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Feminist Alphabet Series

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To continue our series in honor of  International Women’s Day, we are sharing select designs from the Feminist Alphabet Series from Grow Wild Studio that celebrate inspirational and important women in the world.

E is for Emma Goldman from the Feminist Alphabet Series
E is for Emma Goldman from the Feminist Alphabet Series

Emma Goldman (June 27, 1869 – May 14, 1940) was an anarchist known for her political activism, writing, and speeches. She played a pivotal role in the development of anarchist political philosophy in North America and Europe in the first half of the 20th century.

A is for Audre Lorde from the Feminist Alphabet Series
A is for Audre Lorde from the Feminist Alphabet Series

Audre Lorde (February 18, 1934 – November 17, 1992) was a Carribean-American writer, radical feminist, womanist, lesbian, and civil rights activist. Her emphasis on revolution and change continues to be inspirational to women worldwide.

S is for Simone de Beauvoir from the Feminist Alphabet Series
S is for Simone de Beauvoir from the Feminist Alphabet Series

Simone de Beauvoir (January 9, 1908 – April 14 1986), was a French writer, intellectual, existentialist philosopher, political activist, and social theorist. Best known for her 1949 work, The Second Sex, a detailed analysis of women’s oppression and a foundational tract of contemporary feminism; she also wrote novels, essays, biographies, autobiography and monographs on philosophy, politics and social issues.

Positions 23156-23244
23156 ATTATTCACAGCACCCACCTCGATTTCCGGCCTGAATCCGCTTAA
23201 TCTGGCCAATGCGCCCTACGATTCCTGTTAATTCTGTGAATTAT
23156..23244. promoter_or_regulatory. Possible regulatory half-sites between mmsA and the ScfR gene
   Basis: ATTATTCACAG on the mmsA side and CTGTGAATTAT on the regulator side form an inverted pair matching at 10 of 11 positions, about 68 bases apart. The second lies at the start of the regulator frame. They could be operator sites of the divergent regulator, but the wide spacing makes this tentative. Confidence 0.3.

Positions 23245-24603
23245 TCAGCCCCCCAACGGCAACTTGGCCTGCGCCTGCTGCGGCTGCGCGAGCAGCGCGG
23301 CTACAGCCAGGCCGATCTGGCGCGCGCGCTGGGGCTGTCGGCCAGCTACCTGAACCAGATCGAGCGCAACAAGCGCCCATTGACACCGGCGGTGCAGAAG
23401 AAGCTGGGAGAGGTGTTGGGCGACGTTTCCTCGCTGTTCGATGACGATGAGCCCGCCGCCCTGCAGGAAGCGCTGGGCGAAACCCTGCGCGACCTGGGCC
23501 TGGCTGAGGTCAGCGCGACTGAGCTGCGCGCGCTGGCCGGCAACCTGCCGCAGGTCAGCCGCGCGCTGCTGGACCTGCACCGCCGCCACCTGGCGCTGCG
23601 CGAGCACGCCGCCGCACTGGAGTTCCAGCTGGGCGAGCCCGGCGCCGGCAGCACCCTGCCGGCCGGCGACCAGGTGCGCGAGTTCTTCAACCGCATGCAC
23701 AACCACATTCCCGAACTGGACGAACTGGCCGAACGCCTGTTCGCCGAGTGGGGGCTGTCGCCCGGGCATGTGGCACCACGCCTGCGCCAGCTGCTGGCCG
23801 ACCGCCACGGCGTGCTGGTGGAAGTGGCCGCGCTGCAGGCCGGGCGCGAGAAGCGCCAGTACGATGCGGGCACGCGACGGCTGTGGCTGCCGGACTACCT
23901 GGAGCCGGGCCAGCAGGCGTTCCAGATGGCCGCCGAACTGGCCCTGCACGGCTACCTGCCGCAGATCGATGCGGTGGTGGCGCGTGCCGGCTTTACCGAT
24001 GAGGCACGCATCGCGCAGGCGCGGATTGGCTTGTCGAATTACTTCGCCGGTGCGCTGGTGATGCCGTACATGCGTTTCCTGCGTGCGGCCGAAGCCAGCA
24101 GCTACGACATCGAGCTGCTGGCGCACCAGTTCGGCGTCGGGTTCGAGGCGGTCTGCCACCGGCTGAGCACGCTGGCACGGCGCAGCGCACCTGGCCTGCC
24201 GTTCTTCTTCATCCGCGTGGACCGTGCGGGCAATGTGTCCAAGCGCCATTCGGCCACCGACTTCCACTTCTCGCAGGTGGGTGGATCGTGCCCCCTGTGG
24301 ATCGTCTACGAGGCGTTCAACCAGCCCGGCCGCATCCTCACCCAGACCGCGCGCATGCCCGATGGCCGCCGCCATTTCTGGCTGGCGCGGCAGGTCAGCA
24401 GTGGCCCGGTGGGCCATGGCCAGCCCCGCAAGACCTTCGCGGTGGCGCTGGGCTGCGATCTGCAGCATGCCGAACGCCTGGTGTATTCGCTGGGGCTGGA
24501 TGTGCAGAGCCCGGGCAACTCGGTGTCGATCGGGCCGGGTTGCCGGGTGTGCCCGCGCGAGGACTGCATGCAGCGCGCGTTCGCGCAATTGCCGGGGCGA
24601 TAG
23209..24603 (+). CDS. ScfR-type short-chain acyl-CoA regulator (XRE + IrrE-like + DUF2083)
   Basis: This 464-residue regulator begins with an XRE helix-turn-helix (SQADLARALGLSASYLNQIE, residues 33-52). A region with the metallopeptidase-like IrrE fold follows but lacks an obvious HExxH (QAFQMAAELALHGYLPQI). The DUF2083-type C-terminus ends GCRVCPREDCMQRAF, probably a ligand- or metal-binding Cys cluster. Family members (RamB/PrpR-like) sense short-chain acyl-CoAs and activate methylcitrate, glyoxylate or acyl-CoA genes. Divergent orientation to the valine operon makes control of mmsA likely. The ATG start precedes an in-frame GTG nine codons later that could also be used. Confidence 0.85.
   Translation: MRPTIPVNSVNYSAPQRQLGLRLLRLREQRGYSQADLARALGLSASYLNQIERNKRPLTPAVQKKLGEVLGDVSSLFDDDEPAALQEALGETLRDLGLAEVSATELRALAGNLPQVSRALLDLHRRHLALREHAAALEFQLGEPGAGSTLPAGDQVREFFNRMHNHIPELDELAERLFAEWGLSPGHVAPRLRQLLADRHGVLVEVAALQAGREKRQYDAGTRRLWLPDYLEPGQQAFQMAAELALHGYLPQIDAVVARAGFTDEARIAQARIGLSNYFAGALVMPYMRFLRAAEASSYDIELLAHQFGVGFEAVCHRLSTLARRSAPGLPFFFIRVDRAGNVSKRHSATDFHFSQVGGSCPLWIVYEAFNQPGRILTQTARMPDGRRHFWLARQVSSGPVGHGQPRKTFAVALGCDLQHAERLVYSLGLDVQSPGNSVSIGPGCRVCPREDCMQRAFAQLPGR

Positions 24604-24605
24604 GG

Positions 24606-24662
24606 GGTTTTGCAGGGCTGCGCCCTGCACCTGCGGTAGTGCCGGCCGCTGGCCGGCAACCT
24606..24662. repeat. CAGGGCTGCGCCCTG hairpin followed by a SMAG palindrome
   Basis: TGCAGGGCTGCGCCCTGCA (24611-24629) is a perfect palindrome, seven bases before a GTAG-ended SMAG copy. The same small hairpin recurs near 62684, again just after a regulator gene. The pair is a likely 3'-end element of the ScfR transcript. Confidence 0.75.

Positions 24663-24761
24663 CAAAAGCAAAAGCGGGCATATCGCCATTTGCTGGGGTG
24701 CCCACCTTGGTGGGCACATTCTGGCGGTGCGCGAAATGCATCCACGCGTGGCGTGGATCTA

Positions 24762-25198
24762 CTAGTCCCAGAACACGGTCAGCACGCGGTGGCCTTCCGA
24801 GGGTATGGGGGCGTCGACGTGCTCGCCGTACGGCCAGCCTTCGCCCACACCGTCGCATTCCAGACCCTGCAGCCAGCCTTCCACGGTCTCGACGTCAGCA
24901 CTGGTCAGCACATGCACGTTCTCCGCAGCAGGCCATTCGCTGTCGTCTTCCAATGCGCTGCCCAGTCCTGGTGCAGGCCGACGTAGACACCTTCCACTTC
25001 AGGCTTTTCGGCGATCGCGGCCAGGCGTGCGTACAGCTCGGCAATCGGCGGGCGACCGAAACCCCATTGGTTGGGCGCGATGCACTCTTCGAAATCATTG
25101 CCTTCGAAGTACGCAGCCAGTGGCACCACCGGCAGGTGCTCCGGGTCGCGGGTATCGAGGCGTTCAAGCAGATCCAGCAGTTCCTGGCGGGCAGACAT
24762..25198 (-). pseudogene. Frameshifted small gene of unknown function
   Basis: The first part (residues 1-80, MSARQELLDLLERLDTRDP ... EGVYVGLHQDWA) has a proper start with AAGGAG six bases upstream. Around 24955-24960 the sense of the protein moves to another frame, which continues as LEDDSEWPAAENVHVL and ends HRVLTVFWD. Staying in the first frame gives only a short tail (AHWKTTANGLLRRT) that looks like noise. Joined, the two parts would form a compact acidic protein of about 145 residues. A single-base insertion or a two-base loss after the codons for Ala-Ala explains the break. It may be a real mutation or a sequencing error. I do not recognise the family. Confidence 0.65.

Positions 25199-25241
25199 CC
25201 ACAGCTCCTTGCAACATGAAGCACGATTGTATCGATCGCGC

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Has the Future Economy arrived?

By Oakley Brooks,  Ecotrust

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Has the Future Economy arrived?

You know, the one that will help us and the planet survive.

Couchsurfing. CSAs. Neighborhood energy. Local food clusters. Coops. Promising, hip business models are cropping up all around the country.

Do they constitute the new economy we all long for, the one people have been out in the street demanding—the one that delivers social and financial benefits broadly while restoring the environment? I certainly hope so. But unless we take a clear eyed-look at what’s really going on with these new innovations, we can’t know for sure.

That’s why a new round of research just out is hopeful. To better weigh the progress of innovative business models in the new economy, the E3 Network—a national network of economists focused on equity and environment—deployed researchers around the country to separate hype from reality.  Armed with an analytical framework developed by a national steering committee, these researchers looked deeply into how new business models function, what their impacts are, how scalable they are, and how replicable they are.

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